Location: Vegetable Crops ResearchTitle: The next generation of carotenoid studies in carrot (Daucus carota L.) Author
|Ellison, S - University Of Wisconsin|
|Iorrizo, M - University Of Wisconsin|
Submitted to: Acta Horticulturae
Publication Type: Peer Reviewed Journal
Publication Acceptance Date: 7/17/2015
Publication Date: 3/10/2017
Citation: Ellison, S., Iorrizo, M., Senalik, D., Simon, P.W. 2017. The next generation of carotenoid studies in carrot (Daucus carota L.). Acta Horticulturae. 1153:93-100. doi: 10.17660/ActaHortic.2017.1153.14.
Interpretive Summary: While orange carrots are the typical color today, yellow carrots are also grown in small production areas around the world. Earlier research indicated that one gene, Y2, controls the yellow versus orange difference, but the location of this gene on the carrot genetic map was not well-defined. In this study, we used a new method to map genes called GBS (genotyping by sequencing) to locate the Y2 gene. With GBS we were able to more accurately map the Y2 gene than was possible before, which will make breeding for yellow carrots easier, and make identifying the function of Y2 more straightforward. This research is of interest to vegetable breeders and growers, and plant genomics researchers.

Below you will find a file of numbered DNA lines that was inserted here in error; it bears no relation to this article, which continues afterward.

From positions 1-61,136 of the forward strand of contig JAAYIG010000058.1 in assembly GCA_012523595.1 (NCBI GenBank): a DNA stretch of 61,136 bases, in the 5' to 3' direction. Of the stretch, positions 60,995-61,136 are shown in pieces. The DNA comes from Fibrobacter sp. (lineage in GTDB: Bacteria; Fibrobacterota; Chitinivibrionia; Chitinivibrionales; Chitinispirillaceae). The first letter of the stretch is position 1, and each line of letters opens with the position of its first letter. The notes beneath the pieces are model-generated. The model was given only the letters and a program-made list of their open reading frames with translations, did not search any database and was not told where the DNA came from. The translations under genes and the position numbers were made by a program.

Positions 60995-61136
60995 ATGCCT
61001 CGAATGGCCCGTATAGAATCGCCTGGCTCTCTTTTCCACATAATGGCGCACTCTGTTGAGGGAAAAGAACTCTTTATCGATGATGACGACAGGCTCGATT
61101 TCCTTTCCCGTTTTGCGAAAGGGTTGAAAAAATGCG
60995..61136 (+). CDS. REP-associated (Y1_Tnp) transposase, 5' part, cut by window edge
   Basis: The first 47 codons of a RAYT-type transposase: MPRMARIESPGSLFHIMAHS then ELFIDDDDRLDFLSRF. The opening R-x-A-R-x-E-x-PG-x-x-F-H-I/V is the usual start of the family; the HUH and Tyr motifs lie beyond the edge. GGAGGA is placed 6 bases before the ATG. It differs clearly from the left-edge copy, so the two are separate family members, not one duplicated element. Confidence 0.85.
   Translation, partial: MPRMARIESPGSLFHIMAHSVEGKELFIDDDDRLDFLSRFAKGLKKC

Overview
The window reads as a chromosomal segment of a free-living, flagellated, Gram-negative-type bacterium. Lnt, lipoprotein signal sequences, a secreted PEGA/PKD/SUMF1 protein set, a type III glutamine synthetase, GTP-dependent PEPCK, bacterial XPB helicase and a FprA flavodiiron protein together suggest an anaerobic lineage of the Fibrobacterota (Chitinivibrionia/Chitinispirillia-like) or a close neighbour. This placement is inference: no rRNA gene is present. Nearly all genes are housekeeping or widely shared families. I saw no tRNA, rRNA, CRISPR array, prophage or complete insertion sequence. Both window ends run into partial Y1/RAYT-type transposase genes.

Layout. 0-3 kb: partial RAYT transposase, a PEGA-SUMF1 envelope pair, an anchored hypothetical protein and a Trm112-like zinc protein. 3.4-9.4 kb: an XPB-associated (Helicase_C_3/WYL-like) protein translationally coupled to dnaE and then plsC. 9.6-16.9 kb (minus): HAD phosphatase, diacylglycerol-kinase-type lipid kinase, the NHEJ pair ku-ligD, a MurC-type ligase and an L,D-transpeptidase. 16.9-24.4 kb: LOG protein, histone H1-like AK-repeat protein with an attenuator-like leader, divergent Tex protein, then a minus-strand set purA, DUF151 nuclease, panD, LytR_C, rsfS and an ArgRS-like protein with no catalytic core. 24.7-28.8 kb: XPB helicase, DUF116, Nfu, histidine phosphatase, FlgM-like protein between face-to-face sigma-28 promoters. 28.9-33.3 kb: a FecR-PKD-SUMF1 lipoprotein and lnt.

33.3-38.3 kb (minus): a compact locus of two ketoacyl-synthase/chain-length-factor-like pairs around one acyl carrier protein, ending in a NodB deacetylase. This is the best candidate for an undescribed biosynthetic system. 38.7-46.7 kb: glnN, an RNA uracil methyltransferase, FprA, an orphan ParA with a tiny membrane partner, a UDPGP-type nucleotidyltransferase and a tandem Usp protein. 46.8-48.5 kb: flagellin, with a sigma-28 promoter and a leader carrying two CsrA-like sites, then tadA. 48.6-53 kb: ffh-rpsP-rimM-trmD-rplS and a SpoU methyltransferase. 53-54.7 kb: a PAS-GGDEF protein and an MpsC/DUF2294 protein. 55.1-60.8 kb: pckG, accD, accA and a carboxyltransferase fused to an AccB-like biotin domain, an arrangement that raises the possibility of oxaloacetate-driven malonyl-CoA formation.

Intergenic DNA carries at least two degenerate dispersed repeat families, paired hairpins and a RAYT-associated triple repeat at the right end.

Technical Abstract: Orange carrot (Daucus carota L.) is one of the richest sources of naturally occurring ß-carotene while red and yellow carrot varieties contain large quantities of lycopene and lutein. The human body utilizes carotenoids, particularly ß-carotene (provitamin A) as a precursor for the production of retinol, which is imperative for normal vision. Further, lycopene has been associated with a lowered risk of prostate cancer in men and a reduction of heart disease, while lutein can cause a significant reduction in the risk for cataract and age-related macular degeneration. Until recently, understanding the regulation and accumulation of carotenoids in carrot was limited by the amount of genomic resources available, with all previous studies focusing on characterized carotenoid biosynthesis genes. Here we demonstrate the utility of Genotyping-by-Sequencing (GBS) to develop genome-wide markers in a carrot mapping population segregating for ß-carotene accumulation. Phenotypic data for ß-carotene accumulation was acquired using visual assessment and High Performance Liquid Chromatography (HPLC). Employing GBS, in conjunction with the Universal Network Enabled Analysis Kit (UNEAK) TASSEL pipeline, we identified 37,361 SNPs novel SNPs. After filtering for missing data, a genetic linkage map was constructed using 569 high-quality SNPs with an average distance of 1.3 cM between markers. ß-carotene accumulation was mapped to a 1.1 cM region on the distal end of Chromosome 7 with the closest marker located 0.4 cM away. Increased understanding of the genetic regulation of carotenoids, through the use of next generation technologies, will help plant breeders and researchers improve existing carrot varieties by enhancing their health promoting qualities.